SJC overturns the Kingston couple’s $5 million judgment against the country club over stray golf balls


“Stray golf balls are as much a game of golf as foul balls and fouls are in baseball. They are a normal part of the game. They show the difficulty and challenge of the sport even to the best players,” Kafker writes. —disputed at once—golf putts swerve, naturally.”


He added, “A properly directed jury is needed to resolve whether the operation of the 15th hole, including the number of foul shots that hit the plaintiffs’ home, was reasonable.”

The Tenczars and their attorney, Robert W. The country club has reshaped the 15th jersey twice, Galvin said, in a phone interview Tuesday, but the final design once again sends golf bars back to their property.

“The nightmare isn’t over yet,” he said, adding that the couple had collected 11 stray golf balls in recent weeks. “They love living there…but if you get one ball, you might as well get 100 because you don’t know when the next ball is coming.”

Once the parties learned of the Supreme Judicial Council’s decision, Galvin said, the case continued until January 18.

He described the Supreme Judicial Council’s decision as “disappointing” but also noted that they would now be able to raise their concerns before a new jury. He said the Tenczars are very upset about having to continue to fight the country club in court and the SJC’s decision to be questioned this week. “It’s their dream home,” he said. “They love where they live. They hate the conditions.”

The country club’s attorney was not immediately available for comment on Tuesday.

The couple bought the home on the Country Club Way in the Indian Pond Estates subdivision, which is adjacent to the country club, in 2017. Over the next several years, their home in which they lived with two young children was hit by 651 golf balls, according to the SJC. The shots broke eight windows and damaged the house’s sides and roof railings.

Eric Tenczar testified to the mental exhaustion caused by worrying about his golf ball strokes and the safety of his children, and his “hopeless” remarks to his wife[ness]Kafker wrote: “Fear, tension and nervousness in his children.” “Athena Tenkzar testified that golf ball strikes interrupted her work calls and woke her children during naps, and described golf balls as ‘scary’ and ‘messy.’ Her expectations about her ability to use the outdoor space in her home were not met.”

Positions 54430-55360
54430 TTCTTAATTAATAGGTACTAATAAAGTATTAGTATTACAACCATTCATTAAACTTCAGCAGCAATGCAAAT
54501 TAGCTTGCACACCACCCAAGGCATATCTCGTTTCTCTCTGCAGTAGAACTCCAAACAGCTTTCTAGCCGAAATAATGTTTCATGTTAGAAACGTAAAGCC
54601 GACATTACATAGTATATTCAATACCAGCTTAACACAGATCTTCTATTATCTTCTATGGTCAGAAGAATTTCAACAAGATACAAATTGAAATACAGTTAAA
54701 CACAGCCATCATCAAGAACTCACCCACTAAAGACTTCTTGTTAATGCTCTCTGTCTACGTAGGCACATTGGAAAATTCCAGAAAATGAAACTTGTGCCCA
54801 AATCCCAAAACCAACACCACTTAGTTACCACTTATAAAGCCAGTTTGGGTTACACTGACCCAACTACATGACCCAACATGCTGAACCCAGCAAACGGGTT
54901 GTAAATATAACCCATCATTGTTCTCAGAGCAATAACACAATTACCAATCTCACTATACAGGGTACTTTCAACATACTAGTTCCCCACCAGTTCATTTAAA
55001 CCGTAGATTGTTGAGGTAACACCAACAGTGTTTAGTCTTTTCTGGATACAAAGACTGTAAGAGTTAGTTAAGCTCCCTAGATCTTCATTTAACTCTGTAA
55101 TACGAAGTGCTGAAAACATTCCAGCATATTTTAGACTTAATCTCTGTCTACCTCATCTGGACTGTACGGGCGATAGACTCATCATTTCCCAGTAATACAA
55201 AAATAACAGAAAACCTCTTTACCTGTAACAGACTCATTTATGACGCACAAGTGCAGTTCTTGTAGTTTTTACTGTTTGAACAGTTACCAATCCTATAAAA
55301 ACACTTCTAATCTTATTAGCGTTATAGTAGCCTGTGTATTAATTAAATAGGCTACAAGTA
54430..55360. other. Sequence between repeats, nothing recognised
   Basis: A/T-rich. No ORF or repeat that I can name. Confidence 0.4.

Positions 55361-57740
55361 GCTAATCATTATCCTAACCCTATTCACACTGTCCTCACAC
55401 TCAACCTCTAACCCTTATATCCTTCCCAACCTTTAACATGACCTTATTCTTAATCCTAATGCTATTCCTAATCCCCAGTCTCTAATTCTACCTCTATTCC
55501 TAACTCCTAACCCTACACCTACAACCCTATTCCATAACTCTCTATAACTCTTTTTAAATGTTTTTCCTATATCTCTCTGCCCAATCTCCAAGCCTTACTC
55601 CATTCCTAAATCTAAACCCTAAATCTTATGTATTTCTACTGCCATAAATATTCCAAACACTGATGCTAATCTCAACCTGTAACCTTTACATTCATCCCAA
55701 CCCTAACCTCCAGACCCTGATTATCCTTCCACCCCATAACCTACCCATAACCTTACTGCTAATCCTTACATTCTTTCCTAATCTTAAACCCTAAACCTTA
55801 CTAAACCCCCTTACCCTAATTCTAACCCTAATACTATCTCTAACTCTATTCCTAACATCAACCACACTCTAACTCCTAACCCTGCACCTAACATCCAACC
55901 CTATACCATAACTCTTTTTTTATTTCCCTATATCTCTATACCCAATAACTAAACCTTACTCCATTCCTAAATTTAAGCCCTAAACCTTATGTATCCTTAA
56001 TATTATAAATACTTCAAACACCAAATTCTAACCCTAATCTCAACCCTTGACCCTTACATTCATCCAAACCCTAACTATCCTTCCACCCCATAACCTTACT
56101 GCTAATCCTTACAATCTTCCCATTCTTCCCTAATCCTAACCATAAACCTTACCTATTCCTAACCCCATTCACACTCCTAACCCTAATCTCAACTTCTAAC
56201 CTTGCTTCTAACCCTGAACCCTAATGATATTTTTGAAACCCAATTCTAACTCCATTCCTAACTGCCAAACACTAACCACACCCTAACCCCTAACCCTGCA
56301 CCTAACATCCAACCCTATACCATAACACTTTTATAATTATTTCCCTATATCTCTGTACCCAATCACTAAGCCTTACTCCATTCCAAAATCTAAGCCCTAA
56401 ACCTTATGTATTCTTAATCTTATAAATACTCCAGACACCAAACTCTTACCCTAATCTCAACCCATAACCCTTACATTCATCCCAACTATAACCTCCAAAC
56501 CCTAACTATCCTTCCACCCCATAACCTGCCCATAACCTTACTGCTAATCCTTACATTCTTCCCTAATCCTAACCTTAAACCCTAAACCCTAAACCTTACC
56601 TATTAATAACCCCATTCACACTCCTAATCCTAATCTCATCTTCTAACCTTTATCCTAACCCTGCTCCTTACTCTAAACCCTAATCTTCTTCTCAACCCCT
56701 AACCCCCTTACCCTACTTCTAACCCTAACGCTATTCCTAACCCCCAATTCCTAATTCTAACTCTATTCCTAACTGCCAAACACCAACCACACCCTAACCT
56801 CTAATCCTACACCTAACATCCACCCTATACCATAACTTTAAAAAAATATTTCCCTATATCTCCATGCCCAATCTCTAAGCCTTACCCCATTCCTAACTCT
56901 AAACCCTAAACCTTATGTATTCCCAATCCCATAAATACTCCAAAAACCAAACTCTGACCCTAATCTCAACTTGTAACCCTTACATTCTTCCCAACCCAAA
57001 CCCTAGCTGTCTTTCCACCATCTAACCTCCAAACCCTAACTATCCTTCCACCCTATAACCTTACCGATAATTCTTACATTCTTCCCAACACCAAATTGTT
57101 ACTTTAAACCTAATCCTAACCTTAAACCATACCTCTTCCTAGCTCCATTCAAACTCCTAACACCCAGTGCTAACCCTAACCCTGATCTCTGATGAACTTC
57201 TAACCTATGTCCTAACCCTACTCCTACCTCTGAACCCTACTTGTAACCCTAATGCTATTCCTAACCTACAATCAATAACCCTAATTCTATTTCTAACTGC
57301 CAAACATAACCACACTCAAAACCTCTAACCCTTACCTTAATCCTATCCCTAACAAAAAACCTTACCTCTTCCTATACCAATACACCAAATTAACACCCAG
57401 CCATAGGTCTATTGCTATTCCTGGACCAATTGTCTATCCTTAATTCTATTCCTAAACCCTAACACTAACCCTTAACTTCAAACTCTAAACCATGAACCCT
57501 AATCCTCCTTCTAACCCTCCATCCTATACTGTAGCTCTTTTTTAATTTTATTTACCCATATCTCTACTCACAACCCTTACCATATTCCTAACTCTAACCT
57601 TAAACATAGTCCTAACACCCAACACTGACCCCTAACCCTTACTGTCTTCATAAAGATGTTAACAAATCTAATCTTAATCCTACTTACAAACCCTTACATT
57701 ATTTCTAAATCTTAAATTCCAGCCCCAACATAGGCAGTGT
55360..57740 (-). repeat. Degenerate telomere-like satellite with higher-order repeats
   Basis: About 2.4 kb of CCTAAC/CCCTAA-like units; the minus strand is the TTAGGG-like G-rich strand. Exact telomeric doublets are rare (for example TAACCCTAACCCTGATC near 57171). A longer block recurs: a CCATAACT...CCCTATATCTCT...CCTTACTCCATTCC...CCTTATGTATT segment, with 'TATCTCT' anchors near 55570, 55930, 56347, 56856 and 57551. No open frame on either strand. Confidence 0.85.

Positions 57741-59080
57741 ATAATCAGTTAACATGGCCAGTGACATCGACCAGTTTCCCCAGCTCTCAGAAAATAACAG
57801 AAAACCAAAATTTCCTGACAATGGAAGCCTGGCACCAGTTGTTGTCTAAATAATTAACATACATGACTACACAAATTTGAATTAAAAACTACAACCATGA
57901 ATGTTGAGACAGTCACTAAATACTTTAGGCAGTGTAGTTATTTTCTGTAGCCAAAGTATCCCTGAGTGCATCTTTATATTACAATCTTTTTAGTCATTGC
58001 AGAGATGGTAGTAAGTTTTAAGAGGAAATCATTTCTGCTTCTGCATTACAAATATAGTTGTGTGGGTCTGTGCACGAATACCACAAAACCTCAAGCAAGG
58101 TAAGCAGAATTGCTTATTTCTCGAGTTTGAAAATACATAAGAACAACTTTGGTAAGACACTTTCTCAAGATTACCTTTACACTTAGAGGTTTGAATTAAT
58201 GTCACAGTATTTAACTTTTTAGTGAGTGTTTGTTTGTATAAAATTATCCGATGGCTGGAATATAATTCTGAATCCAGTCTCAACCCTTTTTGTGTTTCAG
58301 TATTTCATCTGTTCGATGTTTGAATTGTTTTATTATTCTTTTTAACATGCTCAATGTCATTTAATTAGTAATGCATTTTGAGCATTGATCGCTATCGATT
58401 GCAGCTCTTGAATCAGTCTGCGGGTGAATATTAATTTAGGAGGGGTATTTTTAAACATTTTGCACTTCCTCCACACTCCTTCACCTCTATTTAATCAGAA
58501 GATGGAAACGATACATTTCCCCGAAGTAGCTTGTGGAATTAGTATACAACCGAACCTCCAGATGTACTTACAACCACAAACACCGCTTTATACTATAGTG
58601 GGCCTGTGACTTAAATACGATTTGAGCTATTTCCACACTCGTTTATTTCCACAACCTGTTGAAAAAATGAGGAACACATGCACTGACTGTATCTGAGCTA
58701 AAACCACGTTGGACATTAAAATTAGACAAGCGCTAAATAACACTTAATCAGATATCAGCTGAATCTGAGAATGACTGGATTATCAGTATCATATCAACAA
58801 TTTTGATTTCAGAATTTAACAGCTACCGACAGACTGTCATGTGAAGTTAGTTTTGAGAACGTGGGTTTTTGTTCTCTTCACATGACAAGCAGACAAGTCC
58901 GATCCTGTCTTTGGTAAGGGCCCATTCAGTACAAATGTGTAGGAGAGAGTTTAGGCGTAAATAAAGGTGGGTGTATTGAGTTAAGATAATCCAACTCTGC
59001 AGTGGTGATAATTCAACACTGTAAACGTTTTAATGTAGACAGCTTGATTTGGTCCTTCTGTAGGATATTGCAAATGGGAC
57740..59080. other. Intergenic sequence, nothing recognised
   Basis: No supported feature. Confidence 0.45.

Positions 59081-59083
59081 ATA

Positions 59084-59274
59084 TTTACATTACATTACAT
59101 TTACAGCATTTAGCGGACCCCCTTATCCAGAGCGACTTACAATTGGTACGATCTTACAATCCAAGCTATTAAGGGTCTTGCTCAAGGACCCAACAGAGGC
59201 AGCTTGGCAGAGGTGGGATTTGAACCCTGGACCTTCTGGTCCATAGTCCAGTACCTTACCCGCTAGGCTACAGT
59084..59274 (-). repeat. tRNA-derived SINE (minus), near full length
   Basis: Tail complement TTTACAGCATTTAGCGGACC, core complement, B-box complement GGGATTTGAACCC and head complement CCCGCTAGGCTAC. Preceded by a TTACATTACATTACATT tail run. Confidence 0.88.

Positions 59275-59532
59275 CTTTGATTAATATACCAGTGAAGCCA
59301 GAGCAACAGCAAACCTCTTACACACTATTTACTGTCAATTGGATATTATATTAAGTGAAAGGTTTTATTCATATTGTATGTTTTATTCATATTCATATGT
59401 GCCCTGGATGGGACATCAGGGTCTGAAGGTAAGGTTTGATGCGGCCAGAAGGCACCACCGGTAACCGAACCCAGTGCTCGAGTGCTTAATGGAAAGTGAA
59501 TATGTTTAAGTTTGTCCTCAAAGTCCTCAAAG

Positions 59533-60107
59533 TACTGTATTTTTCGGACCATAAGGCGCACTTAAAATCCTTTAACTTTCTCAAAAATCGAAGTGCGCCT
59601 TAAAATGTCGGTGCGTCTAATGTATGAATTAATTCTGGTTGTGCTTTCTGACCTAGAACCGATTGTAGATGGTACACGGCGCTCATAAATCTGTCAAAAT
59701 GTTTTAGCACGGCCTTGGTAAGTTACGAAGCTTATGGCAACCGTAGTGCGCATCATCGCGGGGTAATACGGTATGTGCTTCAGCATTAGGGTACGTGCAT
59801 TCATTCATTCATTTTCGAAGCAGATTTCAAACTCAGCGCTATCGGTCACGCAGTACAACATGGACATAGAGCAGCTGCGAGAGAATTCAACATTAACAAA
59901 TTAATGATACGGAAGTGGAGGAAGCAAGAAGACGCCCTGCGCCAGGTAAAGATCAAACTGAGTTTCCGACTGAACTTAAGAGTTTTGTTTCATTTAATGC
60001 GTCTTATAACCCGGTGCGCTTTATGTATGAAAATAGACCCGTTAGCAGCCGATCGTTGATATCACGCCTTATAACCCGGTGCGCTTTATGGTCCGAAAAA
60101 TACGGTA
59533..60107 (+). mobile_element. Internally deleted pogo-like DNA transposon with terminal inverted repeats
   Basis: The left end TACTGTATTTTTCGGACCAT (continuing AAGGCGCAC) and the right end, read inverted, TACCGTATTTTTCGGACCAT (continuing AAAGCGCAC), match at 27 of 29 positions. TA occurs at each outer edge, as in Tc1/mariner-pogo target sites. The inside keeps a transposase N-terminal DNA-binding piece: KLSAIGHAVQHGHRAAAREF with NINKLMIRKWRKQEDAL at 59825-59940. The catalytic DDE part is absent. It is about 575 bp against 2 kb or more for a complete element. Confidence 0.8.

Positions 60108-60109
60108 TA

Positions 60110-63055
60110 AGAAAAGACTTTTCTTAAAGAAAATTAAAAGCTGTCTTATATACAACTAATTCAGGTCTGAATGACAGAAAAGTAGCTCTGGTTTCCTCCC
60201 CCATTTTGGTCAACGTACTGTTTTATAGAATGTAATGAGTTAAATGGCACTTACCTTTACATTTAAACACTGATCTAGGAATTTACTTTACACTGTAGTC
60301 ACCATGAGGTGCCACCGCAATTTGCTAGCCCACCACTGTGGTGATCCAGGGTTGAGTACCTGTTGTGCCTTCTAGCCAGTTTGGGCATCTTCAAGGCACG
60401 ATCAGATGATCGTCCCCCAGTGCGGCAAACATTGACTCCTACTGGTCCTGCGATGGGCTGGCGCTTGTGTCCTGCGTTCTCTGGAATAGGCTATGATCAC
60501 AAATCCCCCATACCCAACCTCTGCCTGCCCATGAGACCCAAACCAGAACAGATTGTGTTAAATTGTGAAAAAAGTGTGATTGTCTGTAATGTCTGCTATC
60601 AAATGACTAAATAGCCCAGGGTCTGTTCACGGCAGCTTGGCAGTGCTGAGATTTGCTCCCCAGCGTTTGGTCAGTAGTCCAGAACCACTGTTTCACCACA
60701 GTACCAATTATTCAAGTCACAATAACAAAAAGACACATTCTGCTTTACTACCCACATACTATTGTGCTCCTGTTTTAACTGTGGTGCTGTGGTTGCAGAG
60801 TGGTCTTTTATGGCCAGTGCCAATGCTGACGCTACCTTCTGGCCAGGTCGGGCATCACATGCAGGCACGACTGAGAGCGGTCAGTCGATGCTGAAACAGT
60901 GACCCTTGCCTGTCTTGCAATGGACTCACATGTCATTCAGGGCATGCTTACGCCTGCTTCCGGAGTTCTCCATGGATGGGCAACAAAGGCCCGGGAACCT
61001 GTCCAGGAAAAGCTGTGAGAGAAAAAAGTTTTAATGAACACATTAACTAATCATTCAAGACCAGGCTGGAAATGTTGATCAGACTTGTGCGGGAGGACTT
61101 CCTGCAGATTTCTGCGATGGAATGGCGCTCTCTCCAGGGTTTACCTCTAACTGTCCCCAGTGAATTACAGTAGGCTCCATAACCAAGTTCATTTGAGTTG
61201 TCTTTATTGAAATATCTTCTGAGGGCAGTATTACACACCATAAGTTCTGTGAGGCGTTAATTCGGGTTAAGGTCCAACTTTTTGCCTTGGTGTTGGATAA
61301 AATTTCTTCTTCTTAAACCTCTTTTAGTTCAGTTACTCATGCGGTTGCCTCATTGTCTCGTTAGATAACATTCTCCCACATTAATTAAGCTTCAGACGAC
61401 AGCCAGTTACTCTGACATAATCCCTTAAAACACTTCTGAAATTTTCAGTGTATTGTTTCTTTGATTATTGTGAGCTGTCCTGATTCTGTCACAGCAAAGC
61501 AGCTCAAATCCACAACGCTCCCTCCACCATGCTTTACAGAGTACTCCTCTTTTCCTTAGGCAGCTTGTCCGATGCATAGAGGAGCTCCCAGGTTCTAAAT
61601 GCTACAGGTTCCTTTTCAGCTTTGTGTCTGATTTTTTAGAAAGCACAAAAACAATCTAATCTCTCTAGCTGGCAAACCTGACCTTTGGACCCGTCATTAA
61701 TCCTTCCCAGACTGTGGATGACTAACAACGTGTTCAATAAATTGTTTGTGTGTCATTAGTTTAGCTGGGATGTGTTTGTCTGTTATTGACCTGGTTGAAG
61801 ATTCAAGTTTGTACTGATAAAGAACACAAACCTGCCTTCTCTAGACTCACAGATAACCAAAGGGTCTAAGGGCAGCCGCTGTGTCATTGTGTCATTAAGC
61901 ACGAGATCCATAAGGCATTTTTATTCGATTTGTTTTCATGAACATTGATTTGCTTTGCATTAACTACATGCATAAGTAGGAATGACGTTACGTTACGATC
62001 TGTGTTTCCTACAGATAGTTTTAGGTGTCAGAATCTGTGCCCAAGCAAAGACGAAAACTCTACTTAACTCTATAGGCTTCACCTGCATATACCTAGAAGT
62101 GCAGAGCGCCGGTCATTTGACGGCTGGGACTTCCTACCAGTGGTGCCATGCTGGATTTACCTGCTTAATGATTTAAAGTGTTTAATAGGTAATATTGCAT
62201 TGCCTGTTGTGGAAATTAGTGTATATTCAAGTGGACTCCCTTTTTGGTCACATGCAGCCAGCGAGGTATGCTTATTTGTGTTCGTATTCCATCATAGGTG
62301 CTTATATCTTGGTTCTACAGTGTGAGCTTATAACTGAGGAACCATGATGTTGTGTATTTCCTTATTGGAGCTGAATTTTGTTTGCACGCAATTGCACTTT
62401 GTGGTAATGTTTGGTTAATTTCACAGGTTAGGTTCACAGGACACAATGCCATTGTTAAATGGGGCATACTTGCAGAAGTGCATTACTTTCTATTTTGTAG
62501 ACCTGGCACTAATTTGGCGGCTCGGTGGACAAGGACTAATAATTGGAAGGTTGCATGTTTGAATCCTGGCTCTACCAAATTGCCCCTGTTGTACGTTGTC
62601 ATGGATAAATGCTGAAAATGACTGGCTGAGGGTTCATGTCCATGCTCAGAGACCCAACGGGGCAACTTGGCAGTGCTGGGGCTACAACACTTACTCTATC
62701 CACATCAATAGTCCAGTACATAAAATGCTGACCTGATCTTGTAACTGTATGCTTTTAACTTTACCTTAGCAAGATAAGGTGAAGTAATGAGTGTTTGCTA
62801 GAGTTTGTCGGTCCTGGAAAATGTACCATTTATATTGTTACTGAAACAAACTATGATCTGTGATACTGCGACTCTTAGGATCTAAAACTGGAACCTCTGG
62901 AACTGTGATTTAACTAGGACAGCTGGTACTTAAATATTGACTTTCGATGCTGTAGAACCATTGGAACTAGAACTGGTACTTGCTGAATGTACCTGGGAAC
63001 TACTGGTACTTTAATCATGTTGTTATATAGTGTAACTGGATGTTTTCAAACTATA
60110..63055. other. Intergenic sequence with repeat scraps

But during the trial last December. The ruling by Supreme Court Justice William M. White was legally at fault when he issued a permanent injunction restricting the club’s operations, the court said.

“We conclude that the trial judge erred when he did not interpret the documents creating the Covenants and Restrictions as a whole and in light of the accompanying circumstances. Reading them as a whole, the plaintiffs’ home was subject to an agreement permitting the “reasonable and efficient operation” of the golf course “in a traditional and customary manner,” Kafker wrote. giving [proper] The instructions were biased, and the ruling should be reversed and the matter lifted.”

The couple told the Globe earlier this year that they only went to court when efforts to resolve disagreements with club management were ineffective, an assertion denied by the country club’s lawyer.

Käfker described what it was like to design the golf course when the couple moved into their main home with neighbors who had feuded in court for the past four years.

“If a golfer, on the tee, tries to cut the corner and hit it directly in the direction of the hole, a foul putt (241 yards from the championship tee, 217 yards from the member’s tee, 192 yards from the center tee) can hit House,” he wrote. “There is a bunker (i.e. sand trap) located to the left of the landing area to discourage golfers from cutting the corner.”

Material from previous Globe coverage was used in this report. This is a developing story and will be updated. Jeremiah Mannion of the Globe staff contributed to this report.

John R. Ellement can be reached at [email protected] Follow him on Twitter @employee.

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